Class and Leisureat America's First ResortNewport, Rhode Island1870-1914


From Religious Haven to Popular Destination

Newport, Rhode Island, is located at the southern end of the island of Aquidneck. Surrounded on the north and west by Narragansett Bay, and on the south and east by the Atlantic Ocean, Newport was an isolated maritime settlement for the first two centuries of its existence.

Religious Haven
Settled in 1639 by a group of dissenters from the Puritan Church, Newport became a haven for different religious groups. Members of the Quaker, Catholic, Antinomian, and Unitarian faiths settled peaceably among the town's merchant traders and seafarers. Newport's Jewish settlers were important figures in the town's early history, establishing the first American synagogue in 1763. [1]

Slave Trading Center
Newport, 1700s
Map, 1700s
Newport merchants actively engaged in the triangular slave trade between America, Africa, and the West Indies. Newporters shipped rum, flour, and iron to Africa's Gold Coast in exchange for slaves. The slaves were sold in the West Indies. West Indies ports shipped molasses for sale to Newport's distilleries. Slaves were also shipped directly to Newport for sale. [2]

Newport's reputation as a slave trading center drew planters from southern colonies and the West Indies. Inspired by the town's mild climate and pleasant scenery, many of these visitors returned to Newport each summer.

Leading Port
NewportHarbor
Newport Harbor
By the late 1600s, Newport was one of the colonies' leading ports. Newport's harbor and inland resources contributed to its prosperity in colonial times. Whale oil and candlemaking were important industries.

The Revolutionary War and the War of 1812 damaged Newport's economy, as did an 1807 law abolishing the slave trade. Newporters revived the town's economic base through exportation of local goods and establishment of hotels and boarding houses to accommodate summer guests.

Social and Intellectual Center
By the mid-nineteenth century, Newport had shifted from a mercantile to a resort-based economy.

Newport's summer residents included old-monied families from New York, Boston, and the South. Artists, writers, and other intellectuals also made Newport their summer home.

Ocean House
Ocean House
The Ocean House (1840) and the Atlantic House (1844) were Newport's first large hotels. Newport's other establishments included Bateman's Boarding House, Aquidneck House, Perry House, the Kay Street House, the United States Hotel, and the Cliff Avenue Hotel.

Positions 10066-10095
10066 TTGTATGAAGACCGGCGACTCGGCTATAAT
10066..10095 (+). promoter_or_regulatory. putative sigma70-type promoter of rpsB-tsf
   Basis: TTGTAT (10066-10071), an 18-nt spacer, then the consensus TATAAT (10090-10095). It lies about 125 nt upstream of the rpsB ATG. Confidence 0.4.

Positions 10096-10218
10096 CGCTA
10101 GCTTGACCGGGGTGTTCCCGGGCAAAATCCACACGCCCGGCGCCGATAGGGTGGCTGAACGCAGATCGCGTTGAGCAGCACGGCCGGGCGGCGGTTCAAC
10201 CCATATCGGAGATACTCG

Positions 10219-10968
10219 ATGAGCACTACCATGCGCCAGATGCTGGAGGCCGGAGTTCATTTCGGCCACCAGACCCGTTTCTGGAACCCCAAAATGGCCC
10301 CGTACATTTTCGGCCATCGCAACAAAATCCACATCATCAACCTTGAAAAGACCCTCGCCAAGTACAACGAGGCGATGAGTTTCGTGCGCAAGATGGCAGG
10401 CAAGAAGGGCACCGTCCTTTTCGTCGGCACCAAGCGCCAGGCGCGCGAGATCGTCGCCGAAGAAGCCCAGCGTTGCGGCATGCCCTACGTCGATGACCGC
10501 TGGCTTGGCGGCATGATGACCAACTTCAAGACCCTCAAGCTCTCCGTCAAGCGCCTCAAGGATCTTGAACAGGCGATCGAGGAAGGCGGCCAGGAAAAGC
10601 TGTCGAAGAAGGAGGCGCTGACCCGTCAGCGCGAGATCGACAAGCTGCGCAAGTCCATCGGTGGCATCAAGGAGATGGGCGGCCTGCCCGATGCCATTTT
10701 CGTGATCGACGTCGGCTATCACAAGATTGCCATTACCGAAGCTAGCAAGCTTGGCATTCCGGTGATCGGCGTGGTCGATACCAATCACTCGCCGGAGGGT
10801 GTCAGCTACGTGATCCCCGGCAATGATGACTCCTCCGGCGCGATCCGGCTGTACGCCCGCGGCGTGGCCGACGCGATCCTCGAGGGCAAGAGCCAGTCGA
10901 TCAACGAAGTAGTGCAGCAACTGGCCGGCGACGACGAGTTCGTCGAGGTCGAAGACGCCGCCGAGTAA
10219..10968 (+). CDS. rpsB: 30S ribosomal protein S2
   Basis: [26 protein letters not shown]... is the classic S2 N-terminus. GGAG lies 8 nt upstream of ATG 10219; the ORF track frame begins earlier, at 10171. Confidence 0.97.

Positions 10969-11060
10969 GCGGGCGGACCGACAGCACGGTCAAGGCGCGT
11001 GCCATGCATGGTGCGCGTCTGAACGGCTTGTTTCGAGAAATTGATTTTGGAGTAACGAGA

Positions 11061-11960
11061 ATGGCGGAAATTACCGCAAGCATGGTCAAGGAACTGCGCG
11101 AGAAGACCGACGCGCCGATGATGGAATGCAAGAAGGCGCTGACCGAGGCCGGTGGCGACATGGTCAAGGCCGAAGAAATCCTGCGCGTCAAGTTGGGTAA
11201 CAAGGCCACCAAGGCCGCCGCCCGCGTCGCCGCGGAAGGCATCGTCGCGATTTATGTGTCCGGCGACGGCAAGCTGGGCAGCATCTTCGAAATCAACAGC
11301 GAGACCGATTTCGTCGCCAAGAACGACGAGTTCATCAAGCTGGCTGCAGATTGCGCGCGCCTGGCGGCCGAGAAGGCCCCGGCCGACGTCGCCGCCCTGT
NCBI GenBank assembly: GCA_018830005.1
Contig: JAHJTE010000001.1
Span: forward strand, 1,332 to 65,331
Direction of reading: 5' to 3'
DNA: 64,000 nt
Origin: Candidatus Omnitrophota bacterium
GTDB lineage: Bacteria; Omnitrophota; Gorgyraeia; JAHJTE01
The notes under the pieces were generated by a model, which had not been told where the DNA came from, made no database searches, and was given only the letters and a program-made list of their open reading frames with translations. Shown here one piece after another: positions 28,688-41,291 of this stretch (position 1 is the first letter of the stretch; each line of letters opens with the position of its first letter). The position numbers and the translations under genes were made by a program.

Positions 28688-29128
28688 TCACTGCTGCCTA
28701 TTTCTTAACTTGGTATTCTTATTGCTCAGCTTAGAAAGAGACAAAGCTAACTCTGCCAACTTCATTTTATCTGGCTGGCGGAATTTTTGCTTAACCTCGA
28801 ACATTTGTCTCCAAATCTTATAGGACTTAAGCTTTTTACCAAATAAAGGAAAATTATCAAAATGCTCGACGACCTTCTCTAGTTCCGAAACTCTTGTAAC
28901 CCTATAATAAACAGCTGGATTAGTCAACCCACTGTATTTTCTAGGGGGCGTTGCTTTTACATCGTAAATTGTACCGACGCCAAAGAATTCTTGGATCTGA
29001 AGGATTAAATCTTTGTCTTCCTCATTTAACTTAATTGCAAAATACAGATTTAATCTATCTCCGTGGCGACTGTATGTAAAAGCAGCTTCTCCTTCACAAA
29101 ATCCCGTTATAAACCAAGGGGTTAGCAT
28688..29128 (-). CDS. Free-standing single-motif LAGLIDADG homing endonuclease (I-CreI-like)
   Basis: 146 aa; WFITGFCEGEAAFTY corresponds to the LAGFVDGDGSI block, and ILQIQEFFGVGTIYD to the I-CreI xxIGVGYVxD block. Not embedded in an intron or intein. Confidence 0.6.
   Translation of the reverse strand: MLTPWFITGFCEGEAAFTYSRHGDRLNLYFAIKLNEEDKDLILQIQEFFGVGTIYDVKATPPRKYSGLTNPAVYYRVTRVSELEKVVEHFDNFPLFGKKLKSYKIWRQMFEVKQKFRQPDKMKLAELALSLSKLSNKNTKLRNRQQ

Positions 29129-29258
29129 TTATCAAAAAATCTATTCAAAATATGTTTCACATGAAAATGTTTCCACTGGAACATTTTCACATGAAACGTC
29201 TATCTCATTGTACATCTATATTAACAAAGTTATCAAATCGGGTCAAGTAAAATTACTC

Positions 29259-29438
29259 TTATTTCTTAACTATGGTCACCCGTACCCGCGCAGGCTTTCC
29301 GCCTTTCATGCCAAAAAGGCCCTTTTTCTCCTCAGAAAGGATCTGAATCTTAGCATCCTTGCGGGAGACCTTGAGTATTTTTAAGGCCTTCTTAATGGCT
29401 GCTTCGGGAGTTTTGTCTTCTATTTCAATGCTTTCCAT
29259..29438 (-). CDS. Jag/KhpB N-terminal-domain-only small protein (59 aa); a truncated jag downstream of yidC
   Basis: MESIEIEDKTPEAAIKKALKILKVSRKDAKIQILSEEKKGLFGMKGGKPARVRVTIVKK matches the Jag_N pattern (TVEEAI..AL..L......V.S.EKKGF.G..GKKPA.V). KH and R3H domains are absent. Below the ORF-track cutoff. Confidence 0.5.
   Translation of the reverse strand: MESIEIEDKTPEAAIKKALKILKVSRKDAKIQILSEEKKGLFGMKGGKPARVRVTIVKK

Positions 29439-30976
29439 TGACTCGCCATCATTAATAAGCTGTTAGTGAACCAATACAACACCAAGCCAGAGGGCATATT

Summer estates began to appear, including George Noble Jones's Kingscote (1841) and William Wetmore's Château-sur-Mer (1852). [3]

Fashionable Resort
By the 1870s fashionable society had discovered Newport. The 1875 edition of Bachelder's Popular Resorts and How to Reach Them hailed Newport as "the fashionable queen of all American watering resorts, for summer pleasure." [4]

Ochre Point
Ochre Point
Newporters Alfred Smith and Joseph Bailey contributed to Newport's transformation into a fashionable resort. They purchased 140 acres of oceanfront property on Ochre Point and convinced the town council to extend Bellevue Avenue down to the property. Smith then sold parcels of land to wealthy industrialists, earning a large profit on the investment. [5]

From the 1880s forward, Newport was the summer home America's wealthiest families. [6] The resort attracted people primarily from the East Coast, who built palatial estates along Bellevue Avenue and on the rocky coastline of Ochre Point (see Newport map).

Popular Destination
Easton's Beach
Easton's Beach
Newport's reputation as a fashionable resort drew not only upper-class families but middle-class and working-class Americans in the late nineteenth and early twentieth centuries.

An 1888 article in the Newport Mercury reported that excursionists, "who come in goodly force," occupied the bath houses and pavilions at Easton's Beach. [7]

An 1894 article in Scribner's confirmed the popularity of the resort:

"On Sundays it is given over to excursionists and servants, as was quite to have been expected, of course, with the increase of Newport's general popularity and its facilities of access by rail and water. But even on week-days it has 'developed' immensely in a popular direction." [8]

Kay Davis, University of Virginia, © 2001